2. putting the aiming eye horizontally in such a place that it is a straight line from the eye, directly and straight down the rib, ending at the front bead.

    Gunfit _starts_ there and until those two requirements are met, need go no farther.

    Neil
     
  7. Rollin Oswald

    Rollin Oswald Active Member

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    What

    Hmb & Neil:

    You bring up valid points. I chose to avoid saying where the eye should be relative to the rib because the height of the eye that relates to the gun's vertical POI is a choice made by the shooter. I should have mentioned the horizontal eye and rib alignment, though.

    I don't like the phrase, "shoot where you look". The majority of trap shooters don't want their guns to shoot where they look (the point of aim.) Rather, they want their guns to shoot above the POA, i.e. above where they look.

    I will edit what I wrote and add something about eye position relative to the rib.

    Rollin
     
  8. Neil Winston

    Neil Winston Well-Known Member

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    I've never liked "shoots where you look" either, Rollin. "Shoots where you point it" sounds stupid but is more like what's actually needed, especially since so many, many shooters are driven from the sport by guns which, unknown to them, don't.

    Your amplification brings up another big problem. All the people who shift the comb horizontally to center the shot cloud. Do you think they then are not looking straight down the gun? I seems impossible to me that anyone would put up that but who knows.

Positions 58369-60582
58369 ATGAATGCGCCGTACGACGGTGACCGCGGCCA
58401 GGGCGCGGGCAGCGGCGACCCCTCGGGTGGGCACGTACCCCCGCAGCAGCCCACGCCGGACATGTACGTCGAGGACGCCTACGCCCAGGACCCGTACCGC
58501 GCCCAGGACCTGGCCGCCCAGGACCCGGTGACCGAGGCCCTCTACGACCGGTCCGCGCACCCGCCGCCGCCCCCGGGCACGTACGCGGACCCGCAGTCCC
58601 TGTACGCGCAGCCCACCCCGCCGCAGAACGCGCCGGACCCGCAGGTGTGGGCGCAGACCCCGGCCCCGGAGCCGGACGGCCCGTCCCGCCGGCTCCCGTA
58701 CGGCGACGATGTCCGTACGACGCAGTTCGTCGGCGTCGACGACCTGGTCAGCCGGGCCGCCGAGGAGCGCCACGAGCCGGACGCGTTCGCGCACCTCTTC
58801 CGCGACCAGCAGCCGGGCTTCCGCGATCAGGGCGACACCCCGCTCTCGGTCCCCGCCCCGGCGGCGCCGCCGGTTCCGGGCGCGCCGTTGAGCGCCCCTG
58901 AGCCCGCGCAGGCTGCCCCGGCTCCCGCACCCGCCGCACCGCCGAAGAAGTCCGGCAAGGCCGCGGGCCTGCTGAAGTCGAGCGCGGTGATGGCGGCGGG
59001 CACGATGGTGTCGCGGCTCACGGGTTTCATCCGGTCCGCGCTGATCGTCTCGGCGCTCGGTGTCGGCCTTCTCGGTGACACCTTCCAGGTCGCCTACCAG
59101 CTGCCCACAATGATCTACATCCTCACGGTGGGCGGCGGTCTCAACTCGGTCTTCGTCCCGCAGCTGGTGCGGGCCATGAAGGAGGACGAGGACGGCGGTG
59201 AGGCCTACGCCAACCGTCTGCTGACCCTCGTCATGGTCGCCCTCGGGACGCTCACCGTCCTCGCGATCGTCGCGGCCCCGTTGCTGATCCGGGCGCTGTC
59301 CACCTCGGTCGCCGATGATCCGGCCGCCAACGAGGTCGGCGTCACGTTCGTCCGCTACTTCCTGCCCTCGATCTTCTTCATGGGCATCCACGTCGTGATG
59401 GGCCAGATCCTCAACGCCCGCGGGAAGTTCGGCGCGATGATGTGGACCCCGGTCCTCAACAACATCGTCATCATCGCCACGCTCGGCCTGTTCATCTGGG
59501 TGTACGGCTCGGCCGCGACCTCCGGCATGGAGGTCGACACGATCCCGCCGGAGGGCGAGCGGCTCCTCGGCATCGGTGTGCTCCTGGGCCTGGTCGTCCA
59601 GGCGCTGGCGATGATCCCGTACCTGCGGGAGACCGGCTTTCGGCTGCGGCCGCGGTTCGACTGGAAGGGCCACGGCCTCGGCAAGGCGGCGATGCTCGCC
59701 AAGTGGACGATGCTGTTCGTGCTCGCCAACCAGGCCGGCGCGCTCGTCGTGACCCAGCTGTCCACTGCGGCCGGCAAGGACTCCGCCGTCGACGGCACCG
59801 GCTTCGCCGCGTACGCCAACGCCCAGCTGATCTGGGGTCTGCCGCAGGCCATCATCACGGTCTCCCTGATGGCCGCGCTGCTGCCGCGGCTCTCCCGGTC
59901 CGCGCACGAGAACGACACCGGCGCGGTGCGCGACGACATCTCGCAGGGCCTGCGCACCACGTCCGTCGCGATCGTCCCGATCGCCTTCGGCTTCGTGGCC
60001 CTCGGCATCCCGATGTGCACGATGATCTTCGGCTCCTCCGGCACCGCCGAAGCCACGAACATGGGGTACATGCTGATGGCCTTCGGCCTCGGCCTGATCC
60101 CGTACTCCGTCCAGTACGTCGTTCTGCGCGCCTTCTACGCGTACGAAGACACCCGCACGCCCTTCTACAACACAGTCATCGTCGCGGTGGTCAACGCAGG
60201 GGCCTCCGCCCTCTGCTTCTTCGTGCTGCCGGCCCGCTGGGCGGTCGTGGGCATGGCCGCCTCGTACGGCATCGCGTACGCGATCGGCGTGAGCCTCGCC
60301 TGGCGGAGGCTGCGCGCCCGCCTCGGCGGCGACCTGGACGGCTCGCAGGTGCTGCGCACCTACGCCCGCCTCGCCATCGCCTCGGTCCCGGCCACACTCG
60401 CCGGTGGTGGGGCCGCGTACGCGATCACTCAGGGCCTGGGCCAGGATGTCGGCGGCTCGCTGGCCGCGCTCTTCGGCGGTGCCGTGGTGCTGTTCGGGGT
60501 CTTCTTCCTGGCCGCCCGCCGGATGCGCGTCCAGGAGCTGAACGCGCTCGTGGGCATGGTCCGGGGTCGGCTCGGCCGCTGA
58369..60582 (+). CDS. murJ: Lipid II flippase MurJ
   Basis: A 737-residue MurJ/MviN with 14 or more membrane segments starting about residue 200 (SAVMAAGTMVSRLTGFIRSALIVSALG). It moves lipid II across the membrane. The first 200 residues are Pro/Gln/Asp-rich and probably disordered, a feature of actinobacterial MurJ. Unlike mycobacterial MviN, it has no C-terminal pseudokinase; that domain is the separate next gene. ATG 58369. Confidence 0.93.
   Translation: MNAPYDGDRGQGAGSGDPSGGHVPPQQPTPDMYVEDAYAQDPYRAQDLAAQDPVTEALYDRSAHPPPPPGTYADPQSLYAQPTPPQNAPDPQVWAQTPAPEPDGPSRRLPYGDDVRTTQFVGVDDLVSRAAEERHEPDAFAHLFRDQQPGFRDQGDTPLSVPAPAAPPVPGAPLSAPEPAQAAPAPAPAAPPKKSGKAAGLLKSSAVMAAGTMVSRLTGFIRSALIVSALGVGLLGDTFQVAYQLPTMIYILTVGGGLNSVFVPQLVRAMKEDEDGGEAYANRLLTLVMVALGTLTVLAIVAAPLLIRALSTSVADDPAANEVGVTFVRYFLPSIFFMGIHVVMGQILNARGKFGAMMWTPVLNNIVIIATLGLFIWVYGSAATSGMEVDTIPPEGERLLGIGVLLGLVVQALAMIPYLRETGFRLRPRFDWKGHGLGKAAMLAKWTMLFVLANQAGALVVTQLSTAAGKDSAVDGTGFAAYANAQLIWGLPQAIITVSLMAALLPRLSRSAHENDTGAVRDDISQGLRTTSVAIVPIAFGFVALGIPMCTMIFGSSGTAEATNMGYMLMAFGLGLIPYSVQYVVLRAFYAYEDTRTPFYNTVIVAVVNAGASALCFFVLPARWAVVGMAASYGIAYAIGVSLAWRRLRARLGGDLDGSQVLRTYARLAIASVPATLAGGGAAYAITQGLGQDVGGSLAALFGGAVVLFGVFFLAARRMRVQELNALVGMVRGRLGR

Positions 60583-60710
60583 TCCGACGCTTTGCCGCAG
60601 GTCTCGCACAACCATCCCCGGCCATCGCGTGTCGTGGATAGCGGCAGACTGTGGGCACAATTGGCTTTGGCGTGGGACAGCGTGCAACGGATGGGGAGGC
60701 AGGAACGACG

Neil
     
  9. J. Ashley

    J. Ashley TS Member

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    "Your amplification brings up another big problem. All the people who shift the comb horizontally to center the shot cloud. Do you think they then are not looking straight down the gun? I seems impossible to me that anyone would put up that but who knows."

    You really lost me here Neil. Moving the comb over horizontally (as a substitute for stock cast) is the thing that lets you align your eye with the rib without having to lean your head over or cant the gun.
     
  10. Neil Winston

    Neil Winston Well-Known Member

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    J., that's the way it should work, I agree. But many times I've read here about shooters who either pattern or worse yet shoot and shift the comb depending on the result. Say the pattern board shows it to shoot to the left. The write that they move the comb and get it shooting straight.

    I then wonder:

    1. If they were looking kittywampus down the gun when they went to the pattern board, why didn't they notice that before or

    2. If they were straight and shifted the comb, are they OK now with looking not-straight down the gun?

    Neil
     
  11. J. Ashley

    J. Ashley TS Member

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    Neil, I think it all depends on whether the shooter has a proper gun mount to begin with. The correct way is to bring the gun to your cheek (not your shoulder) and keep your head mostly erect. If you do that, then even if the gun doesn't have a mid-bead it's pretty obvious you're not looking straight down the barrel and it will also be obvious on the pattern board.